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Frequently Asked Questions about Kīlauea's Summit Eruption

Kīlauea Summit Eruption Frequently Asked Questions

Color photo of lava lake
Scientists monitor an eruption in Kīlauea Volcano's summit caldera, Island of Hawai‘i. This photo, from the south rim of Halema‘uma‘u crater and looking north, shows the volcanic gas plume heading west. USGS photo by M. Patrick on Dec. 23. (Public domain.)

What triggered these eruptions? Are they major or minor events? 

This is an exciting time on Kīlauea Volcano because lava has returned to the summit following the 2018 summit collapse. Let’s review what Kīlauea’s monitoring data has shown since the 2018 events: 

Kīlauea Volcano had maintained a low level of non-eruptive unrest since the end of the 2018 lower East Rift Zone eruption and summit collapse, which deepened Halemaʻumaʻu crater by over 500 meters (1640 feet).  Two months after the end of the 2018 eruption, the HVO monitoring network detected Deflation-Inflation events (DI-events) indicative that the shallow Halemaʻumaʻu magma reservoir, located approximately 1.6 km (1 mile) under Kīlauea caldera, still contained significant amounts of magma.  Several months after that, in March of 2019, the summit began to steadily inflate.  Beginning in September 2020, increased rates of uplift were observed by Global Positioning System (GPS) stations in Kīlauea’s upper East Rift Zone and over the past month were observed in Kīlauea’s summit region.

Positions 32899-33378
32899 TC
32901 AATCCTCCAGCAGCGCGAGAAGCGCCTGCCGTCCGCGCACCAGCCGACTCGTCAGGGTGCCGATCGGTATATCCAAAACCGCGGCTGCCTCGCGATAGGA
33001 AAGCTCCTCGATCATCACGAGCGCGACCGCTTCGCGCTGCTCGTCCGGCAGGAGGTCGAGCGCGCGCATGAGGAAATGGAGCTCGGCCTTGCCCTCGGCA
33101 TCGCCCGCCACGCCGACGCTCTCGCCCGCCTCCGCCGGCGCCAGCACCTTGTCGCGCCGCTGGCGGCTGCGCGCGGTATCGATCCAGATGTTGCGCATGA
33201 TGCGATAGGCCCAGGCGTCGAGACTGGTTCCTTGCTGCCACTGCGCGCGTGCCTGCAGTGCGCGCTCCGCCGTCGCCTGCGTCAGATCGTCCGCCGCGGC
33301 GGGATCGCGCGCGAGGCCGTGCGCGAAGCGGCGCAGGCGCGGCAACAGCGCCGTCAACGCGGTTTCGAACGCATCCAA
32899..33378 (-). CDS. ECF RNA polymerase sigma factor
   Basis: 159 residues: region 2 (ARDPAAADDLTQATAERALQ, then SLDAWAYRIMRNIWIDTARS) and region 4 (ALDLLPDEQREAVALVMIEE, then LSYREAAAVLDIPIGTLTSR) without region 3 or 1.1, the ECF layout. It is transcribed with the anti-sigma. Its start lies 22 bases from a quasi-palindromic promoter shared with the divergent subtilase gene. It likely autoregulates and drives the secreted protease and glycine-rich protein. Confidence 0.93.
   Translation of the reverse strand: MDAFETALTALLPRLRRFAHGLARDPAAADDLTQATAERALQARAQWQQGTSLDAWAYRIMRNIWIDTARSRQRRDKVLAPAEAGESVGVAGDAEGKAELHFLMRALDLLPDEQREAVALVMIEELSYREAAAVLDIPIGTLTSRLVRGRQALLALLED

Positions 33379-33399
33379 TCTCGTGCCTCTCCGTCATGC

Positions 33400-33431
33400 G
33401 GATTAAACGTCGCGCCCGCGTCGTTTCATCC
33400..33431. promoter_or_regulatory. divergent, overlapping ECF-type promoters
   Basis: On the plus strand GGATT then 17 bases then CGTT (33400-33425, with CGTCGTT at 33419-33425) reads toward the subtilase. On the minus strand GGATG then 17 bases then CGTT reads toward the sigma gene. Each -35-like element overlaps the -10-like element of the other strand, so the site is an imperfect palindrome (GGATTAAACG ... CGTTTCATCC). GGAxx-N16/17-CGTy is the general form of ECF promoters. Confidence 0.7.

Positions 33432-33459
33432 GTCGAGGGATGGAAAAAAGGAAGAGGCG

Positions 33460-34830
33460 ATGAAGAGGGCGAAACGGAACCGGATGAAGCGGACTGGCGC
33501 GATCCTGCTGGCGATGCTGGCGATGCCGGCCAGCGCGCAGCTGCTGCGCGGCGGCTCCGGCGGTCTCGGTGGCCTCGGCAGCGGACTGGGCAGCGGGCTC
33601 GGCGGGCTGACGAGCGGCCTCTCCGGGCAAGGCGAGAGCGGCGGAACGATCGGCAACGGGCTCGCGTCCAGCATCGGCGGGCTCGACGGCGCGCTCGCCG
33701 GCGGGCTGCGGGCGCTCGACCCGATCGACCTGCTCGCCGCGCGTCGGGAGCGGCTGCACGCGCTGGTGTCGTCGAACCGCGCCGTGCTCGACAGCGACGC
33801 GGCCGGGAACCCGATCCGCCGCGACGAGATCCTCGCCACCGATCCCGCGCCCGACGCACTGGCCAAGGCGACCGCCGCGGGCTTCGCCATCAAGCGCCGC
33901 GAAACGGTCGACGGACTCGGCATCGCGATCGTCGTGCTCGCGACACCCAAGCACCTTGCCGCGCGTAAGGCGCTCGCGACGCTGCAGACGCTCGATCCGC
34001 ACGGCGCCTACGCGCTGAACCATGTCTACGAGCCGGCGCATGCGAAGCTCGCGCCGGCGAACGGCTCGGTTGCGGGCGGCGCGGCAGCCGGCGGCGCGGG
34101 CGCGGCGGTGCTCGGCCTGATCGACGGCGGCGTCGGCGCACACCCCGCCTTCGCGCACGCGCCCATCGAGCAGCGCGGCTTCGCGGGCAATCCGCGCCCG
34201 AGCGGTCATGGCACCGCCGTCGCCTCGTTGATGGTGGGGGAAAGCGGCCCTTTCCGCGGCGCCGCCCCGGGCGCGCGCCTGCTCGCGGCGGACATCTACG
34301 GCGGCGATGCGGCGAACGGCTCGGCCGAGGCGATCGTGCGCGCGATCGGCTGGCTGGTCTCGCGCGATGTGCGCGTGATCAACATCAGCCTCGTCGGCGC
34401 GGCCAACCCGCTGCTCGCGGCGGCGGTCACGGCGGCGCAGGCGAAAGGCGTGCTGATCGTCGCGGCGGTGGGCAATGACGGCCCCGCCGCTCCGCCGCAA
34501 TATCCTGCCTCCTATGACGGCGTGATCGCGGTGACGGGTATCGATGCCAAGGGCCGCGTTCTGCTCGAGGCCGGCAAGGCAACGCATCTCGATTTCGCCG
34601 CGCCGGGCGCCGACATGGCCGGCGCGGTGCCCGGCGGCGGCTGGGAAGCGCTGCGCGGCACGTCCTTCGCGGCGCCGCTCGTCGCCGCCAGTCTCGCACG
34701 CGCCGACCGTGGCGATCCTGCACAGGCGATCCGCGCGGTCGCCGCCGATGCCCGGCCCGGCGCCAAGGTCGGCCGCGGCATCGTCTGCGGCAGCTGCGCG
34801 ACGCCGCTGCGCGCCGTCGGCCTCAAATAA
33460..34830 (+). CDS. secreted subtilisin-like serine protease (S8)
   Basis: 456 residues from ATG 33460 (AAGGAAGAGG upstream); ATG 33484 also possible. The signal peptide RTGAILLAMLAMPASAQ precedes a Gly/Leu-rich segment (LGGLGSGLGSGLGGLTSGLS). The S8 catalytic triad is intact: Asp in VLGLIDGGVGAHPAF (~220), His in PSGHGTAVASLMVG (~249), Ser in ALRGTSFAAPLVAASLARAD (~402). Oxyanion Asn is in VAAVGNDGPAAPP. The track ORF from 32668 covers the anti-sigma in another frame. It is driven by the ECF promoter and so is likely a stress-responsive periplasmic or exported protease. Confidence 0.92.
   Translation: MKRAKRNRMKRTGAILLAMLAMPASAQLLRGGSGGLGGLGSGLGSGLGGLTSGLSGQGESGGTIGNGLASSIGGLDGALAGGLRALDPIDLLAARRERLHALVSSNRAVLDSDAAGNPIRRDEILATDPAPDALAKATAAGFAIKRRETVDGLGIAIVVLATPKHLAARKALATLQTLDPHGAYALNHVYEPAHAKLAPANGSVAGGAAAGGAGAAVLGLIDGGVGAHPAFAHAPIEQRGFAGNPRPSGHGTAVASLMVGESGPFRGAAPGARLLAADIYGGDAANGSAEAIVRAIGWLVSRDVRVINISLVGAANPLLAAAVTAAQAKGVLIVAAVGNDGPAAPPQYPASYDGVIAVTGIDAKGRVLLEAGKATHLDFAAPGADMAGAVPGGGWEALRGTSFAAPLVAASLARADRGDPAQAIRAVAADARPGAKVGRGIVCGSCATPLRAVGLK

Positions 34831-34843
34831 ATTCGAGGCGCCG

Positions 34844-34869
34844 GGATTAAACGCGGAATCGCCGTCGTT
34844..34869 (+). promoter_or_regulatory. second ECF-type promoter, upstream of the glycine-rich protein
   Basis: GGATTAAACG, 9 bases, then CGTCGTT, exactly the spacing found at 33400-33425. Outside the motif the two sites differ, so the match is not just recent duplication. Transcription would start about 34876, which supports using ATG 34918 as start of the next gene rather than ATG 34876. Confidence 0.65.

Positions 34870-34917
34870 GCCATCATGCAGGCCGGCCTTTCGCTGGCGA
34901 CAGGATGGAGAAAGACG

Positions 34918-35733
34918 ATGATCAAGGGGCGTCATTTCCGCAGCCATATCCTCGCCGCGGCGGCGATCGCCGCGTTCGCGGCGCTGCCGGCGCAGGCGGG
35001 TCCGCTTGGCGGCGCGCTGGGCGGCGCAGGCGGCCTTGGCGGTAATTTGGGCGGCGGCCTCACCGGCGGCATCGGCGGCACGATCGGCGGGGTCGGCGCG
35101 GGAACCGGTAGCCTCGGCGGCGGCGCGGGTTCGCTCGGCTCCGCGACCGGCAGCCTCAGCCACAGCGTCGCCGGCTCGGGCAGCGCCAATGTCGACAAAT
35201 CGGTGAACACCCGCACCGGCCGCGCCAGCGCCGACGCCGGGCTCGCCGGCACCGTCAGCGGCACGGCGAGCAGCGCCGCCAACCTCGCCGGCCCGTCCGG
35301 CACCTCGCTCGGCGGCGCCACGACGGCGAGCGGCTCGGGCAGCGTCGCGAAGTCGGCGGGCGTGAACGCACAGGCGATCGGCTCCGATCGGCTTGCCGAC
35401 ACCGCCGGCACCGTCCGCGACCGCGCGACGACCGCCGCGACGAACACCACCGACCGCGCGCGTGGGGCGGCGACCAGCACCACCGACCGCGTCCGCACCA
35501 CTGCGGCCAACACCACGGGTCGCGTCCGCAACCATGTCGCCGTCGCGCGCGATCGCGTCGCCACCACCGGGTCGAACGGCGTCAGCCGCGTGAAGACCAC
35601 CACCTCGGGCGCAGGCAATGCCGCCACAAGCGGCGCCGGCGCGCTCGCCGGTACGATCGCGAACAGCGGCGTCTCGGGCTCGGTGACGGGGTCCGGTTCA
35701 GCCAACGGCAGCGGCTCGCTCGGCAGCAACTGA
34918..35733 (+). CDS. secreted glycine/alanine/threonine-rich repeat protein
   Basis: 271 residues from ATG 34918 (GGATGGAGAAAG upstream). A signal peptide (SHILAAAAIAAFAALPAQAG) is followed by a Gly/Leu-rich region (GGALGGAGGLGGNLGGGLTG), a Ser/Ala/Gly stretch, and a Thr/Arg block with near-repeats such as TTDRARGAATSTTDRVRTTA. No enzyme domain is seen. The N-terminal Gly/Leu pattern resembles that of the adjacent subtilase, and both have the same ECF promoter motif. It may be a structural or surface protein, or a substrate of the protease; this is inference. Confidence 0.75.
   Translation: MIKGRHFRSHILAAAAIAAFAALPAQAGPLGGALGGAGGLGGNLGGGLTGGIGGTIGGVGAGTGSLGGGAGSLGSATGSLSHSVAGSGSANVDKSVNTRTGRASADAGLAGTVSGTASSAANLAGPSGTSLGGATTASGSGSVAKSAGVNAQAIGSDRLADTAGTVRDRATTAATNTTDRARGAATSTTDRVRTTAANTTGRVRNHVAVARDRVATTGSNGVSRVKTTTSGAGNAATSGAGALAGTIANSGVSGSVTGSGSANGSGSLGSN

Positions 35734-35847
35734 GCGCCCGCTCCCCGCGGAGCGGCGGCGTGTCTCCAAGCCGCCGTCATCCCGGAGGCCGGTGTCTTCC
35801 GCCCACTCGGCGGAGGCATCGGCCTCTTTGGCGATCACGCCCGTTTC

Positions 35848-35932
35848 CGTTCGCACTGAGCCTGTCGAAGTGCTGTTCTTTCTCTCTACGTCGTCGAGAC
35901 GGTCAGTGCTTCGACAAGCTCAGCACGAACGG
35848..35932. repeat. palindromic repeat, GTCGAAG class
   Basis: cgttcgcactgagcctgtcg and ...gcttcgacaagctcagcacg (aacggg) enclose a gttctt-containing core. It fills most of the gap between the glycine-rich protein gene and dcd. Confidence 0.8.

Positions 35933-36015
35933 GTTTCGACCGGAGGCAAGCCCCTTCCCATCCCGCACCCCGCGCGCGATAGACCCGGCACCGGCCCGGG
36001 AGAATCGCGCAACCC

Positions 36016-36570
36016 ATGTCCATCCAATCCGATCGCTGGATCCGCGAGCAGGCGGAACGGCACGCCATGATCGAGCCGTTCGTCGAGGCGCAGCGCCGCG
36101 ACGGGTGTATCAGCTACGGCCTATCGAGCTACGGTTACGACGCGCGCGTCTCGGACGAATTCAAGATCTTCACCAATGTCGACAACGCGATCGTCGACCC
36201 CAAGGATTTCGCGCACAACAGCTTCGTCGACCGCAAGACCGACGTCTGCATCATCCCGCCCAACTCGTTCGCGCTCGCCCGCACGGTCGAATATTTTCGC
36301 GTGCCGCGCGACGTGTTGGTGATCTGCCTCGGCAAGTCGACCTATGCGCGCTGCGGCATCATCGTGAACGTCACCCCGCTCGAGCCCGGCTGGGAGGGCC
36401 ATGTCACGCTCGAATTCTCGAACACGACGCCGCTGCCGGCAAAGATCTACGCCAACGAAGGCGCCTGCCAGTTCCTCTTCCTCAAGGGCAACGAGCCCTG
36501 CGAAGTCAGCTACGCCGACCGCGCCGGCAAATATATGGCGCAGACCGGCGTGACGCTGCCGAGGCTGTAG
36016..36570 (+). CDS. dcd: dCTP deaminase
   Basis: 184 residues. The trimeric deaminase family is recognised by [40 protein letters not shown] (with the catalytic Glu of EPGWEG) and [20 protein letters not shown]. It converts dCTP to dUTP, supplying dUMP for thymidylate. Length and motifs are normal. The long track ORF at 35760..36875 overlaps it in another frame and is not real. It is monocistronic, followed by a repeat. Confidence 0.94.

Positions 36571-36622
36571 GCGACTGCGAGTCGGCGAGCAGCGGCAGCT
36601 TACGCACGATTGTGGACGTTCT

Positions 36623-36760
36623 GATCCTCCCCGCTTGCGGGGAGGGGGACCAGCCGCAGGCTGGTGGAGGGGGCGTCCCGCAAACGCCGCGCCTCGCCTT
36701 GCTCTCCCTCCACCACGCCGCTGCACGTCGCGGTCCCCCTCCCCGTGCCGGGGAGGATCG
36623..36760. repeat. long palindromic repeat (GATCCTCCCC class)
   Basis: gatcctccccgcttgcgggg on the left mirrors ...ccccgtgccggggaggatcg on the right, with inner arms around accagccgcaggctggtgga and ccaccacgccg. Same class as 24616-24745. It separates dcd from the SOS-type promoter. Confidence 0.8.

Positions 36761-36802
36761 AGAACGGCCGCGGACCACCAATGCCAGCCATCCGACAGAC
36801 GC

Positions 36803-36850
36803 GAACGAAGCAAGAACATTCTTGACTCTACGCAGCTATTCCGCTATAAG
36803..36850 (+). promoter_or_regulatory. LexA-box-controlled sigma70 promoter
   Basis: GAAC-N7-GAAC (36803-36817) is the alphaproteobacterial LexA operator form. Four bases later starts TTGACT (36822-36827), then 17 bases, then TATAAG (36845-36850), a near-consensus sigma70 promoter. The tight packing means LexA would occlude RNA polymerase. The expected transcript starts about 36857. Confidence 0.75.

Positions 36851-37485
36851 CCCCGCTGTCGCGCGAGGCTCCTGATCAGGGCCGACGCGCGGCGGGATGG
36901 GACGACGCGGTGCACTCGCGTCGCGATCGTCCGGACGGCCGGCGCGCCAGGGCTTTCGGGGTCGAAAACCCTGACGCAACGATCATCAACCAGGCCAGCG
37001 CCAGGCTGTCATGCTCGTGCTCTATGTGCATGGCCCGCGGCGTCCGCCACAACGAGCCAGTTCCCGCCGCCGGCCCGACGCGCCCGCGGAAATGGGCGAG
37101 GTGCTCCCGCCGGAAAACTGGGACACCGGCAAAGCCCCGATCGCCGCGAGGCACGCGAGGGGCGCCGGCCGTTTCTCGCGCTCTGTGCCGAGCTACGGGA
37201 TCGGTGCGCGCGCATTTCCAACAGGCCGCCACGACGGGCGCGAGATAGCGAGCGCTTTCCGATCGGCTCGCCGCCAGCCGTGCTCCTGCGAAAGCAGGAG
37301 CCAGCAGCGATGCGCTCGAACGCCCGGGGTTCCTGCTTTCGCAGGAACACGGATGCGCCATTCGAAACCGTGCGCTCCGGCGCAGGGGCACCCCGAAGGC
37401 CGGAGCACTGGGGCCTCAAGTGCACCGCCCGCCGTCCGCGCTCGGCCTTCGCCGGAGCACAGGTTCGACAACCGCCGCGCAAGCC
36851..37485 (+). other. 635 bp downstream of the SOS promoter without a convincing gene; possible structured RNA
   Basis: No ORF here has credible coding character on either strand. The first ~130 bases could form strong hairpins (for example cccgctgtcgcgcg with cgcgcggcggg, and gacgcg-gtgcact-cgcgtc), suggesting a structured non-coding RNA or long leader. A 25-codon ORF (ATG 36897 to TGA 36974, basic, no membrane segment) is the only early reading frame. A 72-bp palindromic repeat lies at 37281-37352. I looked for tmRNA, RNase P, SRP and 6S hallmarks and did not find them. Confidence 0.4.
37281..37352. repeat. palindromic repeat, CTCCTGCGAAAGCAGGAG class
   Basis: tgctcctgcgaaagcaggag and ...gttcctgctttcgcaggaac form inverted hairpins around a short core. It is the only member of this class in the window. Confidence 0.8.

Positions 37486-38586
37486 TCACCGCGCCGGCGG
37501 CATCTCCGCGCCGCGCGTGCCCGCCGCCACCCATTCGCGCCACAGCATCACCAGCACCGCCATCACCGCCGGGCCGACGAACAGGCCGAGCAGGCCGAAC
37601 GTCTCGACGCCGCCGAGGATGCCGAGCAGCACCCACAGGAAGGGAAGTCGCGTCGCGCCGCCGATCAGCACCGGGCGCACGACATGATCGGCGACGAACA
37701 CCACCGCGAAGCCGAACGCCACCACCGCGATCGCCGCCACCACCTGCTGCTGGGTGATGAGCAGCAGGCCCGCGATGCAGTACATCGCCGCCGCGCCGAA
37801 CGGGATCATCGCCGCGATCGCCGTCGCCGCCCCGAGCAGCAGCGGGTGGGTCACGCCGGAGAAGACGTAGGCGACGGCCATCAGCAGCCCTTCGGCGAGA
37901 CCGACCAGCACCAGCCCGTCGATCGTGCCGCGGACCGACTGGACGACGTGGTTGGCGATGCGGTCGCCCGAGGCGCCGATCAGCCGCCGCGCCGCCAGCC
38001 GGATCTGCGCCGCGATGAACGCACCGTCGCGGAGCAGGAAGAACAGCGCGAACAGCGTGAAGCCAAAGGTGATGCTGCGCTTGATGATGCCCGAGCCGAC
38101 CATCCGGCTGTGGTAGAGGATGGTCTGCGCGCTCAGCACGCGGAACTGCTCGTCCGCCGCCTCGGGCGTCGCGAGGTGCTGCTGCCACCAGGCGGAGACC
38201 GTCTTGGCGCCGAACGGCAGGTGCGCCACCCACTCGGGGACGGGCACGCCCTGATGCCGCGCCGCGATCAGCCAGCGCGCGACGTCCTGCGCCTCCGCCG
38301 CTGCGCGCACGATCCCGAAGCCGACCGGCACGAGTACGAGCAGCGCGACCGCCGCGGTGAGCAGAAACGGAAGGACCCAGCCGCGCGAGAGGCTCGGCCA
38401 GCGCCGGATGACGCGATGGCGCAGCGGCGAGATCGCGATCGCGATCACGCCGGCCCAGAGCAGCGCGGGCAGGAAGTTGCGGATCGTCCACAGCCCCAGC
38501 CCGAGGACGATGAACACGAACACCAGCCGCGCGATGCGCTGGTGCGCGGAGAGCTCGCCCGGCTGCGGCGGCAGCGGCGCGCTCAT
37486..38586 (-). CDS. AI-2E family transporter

On December 2, 2020, GPS stations and tiltmeters recorded a ground deformation event at Kīlauea’s summit indicative of a small dike intrusion of magma under the southern part of Kīlauea caldera. Following the intrusion, seismometers detected a notable increase in occurrence and duration of long-period seismic signals beneath Kīlauea’s summit, which are attributed to magmatic activity, beginning on December 17, 2020. The eruption began as fissures on the walls and lowest down-dropped block within Halemaʻumaʻu on December 20 at approximately 9:30 p.m. HST.  Eventually, activity became focused at a vent on the west wall of Halemaʻumaʻu. By May, the eruption had filled Halemaʻumaʻu crater with 223 meters/732 ft of lava (equal to an elevation of approximately 741 meters/2431 ft above sea level); the last activity on the lava lake surface was observed on May 23, 2021.